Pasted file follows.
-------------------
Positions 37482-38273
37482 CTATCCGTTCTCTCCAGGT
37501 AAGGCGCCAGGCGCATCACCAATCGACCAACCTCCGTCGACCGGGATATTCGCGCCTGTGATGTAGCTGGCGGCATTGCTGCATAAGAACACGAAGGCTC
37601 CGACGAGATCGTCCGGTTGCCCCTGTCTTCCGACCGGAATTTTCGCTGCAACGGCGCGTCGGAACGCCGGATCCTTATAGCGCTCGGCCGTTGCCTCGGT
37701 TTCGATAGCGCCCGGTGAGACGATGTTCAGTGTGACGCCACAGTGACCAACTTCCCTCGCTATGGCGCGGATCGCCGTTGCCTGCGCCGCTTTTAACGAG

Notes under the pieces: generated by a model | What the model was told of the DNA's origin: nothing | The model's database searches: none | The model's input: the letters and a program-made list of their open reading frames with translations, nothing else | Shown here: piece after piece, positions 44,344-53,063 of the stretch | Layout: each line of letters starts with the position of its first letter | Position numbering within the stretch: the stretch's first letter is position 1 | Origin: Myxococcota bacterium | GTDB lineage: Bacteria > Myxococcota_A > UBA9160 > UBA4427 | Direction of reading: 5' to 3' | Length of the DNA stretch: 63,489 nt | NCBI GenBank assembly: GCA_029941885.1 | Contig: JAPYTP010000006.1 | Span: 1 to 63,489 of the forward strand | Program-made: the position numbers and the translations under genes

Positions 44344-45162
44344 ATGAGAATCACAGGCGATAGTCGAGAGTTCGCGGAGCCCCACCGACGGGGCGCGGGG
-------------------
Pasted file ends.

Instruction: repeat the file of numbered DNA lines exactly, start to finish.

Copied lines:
Positions 37482-38273
37482 CTATCCGTTCTCTCCAGGT
37501 AAGGCGCCAGGCGCATCACCAATCGACCAACCTCCGTCGACCGGGATATTCGCGCCTGTGATGTAGCTGGCGGCATTGCTGCATAAGAACACGAAGGCTC
37601 CGACGAGATCGTCCGGTTGCCCCTGTCTTCCGACCGGAATTTTCGCTGCAACGGCGCGTCGGAACGCCGGATCCTTATAGCGCTCGGCCGTTGCCTCGGT
37701 TTCGATAGCGCCCGGTGAGACGATGTTCAGTGTGACGCCACAGTGACCAACTTCCCTCGCTATGGCGCGGATCGCCGTTGCCTGCGCCGCTTTTAACGAG

Notes under the pieces: generated by a model | What the model was told of the DNA's origin: nothing | The model's database searches: none | The model's input: the letters and a program-made list of their open reading frames with translations, nothing else | Shown here: piece after piece, positions 44,344-53,063 of the stretch | Layout: each line of letters starts with the position of its first letter | Position numbering within the stretch: the stretch's first letter is position 1 | Origin: Myxococcota bacterium | GTDB lineage: Bacteria > Myxococcota_A > UBA9160 > UBA4427 | Direction of reading: 5' to 3' | Length of the DNA stretch: 63,489 nt | NCBI GenBank assembly: GCA_029941885.1 | Contig: JAPYTP010000006.1 | Span: 1 to 63,489 of the forward strand | Program-made: the position numbers and the translations under genes

Positions 44344-45162
44344 ATGAGAATCACAGGCGATAGTCGAGAGTTCGCGGAGCCCCACCGACGGGGCGCGGGG